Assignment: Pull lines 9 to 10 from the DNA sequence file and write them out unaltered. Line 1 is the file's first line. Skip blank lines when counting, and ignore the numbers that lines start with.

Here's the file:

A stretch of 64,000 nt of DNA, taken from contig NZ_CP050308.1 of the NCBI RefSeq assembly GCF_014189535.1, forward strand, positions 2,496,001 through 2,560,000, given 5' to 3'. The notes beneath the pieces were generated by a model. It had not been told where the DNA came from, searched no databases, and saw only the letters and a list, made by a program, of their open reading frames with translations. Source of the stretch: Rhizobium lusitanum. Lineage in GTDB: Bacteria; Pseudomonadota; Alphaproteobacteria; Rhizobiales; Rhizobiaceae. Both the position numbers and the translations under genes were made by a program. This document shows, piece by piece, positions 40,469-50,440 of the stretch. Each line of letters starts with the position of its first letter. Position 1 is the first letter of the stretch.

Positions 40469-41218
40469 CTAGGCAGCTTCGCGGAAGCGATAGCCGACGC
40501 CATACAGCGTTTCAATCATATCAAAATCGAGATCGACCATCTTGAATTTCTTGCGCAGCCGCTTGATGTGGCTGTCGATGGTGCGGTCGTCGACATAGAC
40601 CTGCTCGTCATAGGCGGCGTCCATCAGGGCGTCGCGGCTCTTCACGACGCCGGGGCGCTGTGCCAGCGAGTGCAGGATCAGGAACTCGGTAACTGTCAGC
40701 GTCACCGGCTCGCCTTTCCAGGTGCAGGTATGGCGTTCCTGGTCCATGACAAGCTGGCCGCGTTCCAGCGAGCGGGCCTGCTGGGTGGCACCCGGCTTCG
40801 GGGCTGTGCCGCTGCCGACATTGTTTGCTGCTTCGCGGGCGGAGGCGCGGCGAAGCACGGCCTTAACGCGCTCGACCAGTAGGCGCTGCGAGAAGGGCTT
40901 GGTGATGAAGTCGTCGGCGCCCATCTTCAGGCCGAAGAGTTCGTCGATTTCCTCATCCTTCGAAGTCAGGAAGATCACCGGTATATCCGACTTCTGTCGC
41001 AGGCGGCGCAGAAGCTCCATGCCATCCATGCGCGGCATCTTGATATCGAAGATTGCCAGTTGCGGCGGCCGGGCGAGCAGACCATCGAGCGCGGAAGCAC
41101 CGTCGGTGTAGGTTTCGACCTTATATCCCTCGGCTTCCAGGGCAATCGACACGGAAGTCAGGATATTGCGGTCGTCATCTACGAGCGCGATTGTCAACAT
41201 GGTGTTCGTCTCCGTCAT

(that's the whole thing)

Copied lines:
41001 AGGCGGCGCAGAAGCTCCATGCCATCCATGCGCGGCATCTTGATATCGAAGATTGCCAGTTGCGGCGGCCGGGCGAGCAGACCATCGAGCGCGGAAGCAC
41101 CGTCGGTGTAGGTTTCGACCTTATATCCCTCGGCTTCCAGGGCAATCGACACGGAAGTCAGGATATTGCGGTCGTCATCTACGAGCGCGATTGTCAACAT